Analysts say they plan to listen closely this week for any change in tone from Zions Bancorp. on its guidance about its credit exposure, especially concerning the deteriorating commercial real estate market in the Southwest.

Zions has been up front. It issued a profit warning for the third quarter and has told Wall Street — most recently on Nov. 15 at a conference sponsored by Merrill Lynch, when it gave some rough guidance — to expect credit issues to linger for the foreseeable future.

But analysts said they are concerned that credit deterioration has become a moving target for Zions and the sector in general.

On Tuesday Moody's Investors Service put the ratings of Zions and its affiliates on review for a possible downgrade, saying it would review whether Zions' real estate exposure would affect "profitability and capital metrics."

Tony Davis, a bank analyst at Stifel Nicolaus & Co. Inc. of St. Louis, said Wednesday: "I would not be surprised if we did see another statement at that conference that would probably suggest that the fourth quarter provision is going to be as high, or higher, than the third, just based on what we're seeing in the market. My confidence in this quarter's provision being lower than the third is not high."

Richard Bove, financial strategist at Punk, Ziegel & Co. of New York, said, "The fear is that whatever number they give is not going to be the full number, because the situation continues to erode."

The $50 billion-asset Zions took a $55.4 million loan-loss provision for the third quarter, 285% higher than a year earlier and 211% higher than the second-quarter provision.

The Salt Lake City company cited exposure to the residential construction and development sectors in Arizona, Southern California, and Nevada. Net loan and lease chargeoffs were $18.1 million, up 178% from a year earlier. Nonperforming assets rose 163%, to $196.6 million.

Net income for the quarter fell 11.7% from a year earlier, to $135.7 million.

Doyle Arnold, Zions' chief financial officer, told analysts in New York on Nov. 15 that "provisions are likely to remain at a somewhat elevated level, certainly higher than the $18 million-a-quarter kind of range that it has been for the past number of quarters. But, at this point, I would say probably not at the $55 million range."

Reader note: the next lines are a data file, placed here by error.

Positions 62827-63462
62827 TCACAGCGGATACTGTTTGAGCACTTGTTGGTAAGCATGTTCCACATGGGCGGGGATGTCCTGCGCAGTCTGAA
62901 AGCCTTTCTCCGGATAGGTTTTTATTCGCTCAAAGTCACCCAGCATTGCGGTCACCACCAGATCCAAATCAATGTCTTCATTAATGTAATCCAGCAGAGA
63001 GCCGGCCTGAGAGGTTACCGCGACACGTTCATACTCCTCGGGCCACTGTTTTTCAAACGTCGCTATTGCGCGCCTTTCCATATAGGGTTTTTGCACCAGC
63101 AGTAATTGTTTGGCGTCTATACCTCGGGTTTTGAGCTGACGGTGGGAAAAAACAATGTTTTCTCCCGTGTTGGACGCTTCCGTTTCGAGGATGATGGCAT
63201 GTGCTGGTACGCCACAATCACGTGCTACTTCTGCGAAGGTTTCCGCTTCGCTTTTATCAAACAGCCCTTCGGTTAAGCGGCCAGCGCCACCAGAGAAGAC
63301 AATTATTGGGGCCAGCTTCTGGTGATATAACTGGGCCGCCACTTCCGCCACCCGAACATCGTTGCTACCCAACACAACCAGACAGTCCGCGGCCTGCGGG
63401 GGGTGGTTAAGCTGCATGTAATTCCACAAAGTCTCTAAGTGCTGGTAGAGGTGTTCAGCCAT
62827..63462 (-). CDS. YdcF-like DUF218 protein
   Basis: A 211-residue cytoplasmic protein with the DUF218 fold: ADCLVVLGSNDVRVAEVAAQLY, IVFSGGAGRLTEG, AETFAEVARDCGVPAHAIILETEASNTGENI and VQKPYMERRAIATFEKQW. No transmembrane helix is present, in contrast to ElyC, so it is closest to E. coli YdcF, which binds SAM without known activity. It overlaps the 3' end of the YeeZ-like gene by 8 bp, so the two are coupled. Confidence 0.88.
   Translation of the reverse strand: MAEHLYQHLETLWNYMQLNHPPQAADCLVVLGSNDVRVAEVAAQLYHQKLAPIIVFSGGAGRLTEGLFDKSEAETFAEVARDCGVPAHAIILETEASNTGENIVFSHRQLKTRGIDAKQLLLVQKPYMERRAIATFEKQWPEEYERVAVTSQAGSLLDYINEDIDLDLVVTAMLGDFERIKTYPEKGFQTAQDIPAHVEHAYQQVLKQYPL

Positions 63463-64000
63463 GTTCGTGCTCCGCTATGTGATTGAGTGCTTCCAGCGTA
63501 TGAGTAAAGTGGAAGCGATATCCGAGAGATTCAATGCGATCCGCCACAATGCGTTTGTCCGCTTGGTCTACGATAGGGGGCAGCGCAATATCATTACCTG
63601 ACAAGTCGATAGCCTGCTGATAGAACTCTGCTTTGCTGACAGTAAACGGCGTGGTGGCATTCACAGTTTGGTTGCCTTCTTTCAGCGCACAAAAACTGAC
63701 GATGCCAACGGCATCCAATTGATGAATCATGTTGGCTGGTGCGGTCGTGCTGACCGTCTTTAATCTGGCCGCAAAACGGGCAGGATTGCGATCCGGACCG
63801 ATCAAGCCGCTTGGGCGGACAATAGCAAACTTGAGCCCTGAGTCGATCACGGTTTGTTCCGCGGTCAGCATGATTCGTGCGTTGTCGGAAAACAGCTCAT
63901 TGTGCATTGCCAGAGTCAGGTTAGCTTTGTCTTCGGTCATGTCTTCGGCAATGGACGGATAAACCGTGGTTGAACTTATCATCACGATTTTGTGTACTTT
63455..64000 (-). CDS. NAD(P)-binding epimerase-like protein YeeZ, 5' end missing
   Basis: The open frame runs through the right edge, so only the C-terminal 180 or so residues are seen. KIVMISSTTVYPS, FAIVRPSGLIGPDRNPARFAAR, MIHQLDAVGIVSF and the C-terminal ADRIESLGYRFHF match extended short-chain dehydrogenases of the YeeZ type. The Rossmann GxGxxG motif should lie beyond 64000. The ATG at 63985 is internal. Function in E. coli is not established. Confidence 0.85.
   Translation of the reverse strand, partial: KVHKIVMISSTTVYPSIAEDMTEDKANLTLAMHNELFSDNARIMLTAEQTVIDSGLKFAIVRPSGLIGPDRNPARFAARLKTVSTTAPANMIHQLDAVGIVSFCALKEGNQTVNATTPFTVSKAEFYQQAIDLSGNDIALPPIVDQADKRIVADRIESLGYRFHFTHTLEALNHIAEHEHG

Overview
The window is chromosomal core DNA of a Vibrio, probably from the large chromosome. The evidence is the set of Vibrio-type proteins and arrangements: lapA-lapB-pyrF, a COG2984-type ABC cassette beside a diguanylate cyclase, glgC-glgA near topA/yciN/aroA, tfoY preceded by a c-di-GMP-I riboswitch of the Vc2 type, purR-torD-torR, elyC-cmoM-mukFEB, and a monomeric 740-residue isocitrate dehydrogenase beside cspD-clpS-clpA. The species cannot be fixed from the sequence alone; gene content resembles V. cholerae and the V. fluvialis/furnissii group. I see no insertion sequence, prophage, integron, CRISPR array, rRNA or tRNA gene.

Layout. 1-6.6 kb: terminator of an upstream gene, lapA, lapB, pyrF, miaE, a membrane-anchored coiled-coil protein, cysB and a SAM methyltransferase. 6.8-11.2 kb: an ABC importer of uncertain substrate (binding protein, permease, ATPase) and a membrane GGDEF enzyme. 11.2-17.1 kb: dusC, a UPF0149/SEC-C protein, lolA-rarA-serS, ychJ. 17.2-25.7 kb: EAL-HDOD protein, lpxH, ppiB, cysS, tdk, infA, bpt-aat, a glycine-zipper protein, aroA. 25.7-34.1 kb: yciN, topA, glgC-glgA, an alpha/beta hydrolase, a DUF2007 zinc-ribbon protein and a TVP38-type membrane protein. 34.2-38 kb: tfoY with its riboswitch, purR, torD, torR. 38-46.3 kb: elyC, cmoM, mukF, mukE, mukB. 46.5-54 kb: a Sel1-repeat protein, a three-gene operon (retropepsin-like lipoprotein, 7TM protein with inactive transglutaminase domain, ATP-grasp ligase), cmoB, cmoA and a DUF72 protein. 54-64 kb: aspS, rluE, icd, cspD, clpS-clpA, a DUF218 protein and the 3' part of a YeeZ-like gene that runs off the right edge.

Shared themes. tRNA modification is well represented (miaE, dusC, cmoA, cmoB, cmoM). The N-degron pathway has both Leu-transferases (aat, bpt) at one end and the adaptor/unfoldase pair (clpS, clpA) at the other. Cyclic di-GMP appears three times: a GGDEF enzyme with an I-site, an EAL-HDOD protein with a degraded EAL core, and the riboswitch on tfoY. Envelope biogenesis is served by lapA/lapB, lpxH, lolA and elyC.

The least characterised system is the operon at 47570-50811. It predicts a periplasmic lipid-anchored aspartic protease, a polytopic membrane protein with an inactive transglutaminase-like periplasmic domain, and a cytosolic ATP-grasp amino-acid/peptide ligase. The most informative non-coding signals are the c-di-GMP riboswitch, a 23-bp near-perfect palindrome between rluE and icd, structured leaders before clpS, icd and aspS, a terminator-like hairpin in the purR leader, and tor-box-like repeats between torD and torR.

"We think we understand those exposures," Mr. Arnold said. "What we don't know exactly is where the bottom is and how long this cycle will still be on the downswing. But in general, we think we are kind of in the second year of a four- to five-year cycle with regard to residential construction and development in particular."

Scott Siefers, an analyst at Sandler O'Neill & Partners LP in New York, estimates that Zions' provision for loan will be around $37.9 million in the fourth quarter and average $40 million through 2008. But he called that metric "a wild card" given the market. Stifel Nicolaus is modeling provisions of $40 million for the fourth quarter, Mr. Davis said, while Punk Ziegel estimates provisions for the quarter at $45 million.

Analysts will also be watching for guidance on Lockhart Funding, a $3.1 billion-asset commercial paper conduit that Zions sponsors and that contains Zions-originated loans and other commercial paper.

When Zions reported third-quarter earnings Oct. 18, it said it had purchased paper issued by Lockhart after failing to sell it in the secondary market. On Sept. 30 it had about $500 million of commercial paper on its books, but by Oct. 18 executives said it had reduced that amount by 68%.

However, on Wednesday, Sandler's Mr. Siefers said that though Lockhart remains an issue, a very small portion of the assets are unsaleable. On Nov. 15 Mr. Arnold said that Lockhart had about $136 million in residential mortgage-backed exposure, with $33 million of that portion backed by subprime.

Clark Hinckley, Zions' investor relations executive, who will present Wednesday on the company's behalf, said on Nov. 21 that he did not expect to share any new fourth-quarter guidance this week.

As for the action Moody's took, Mr. Hinckley said, "I think that's not a surprise in this market environment."

Zions' shares rose 0.42% Wednesday. They are down 28% since Oct. 1.


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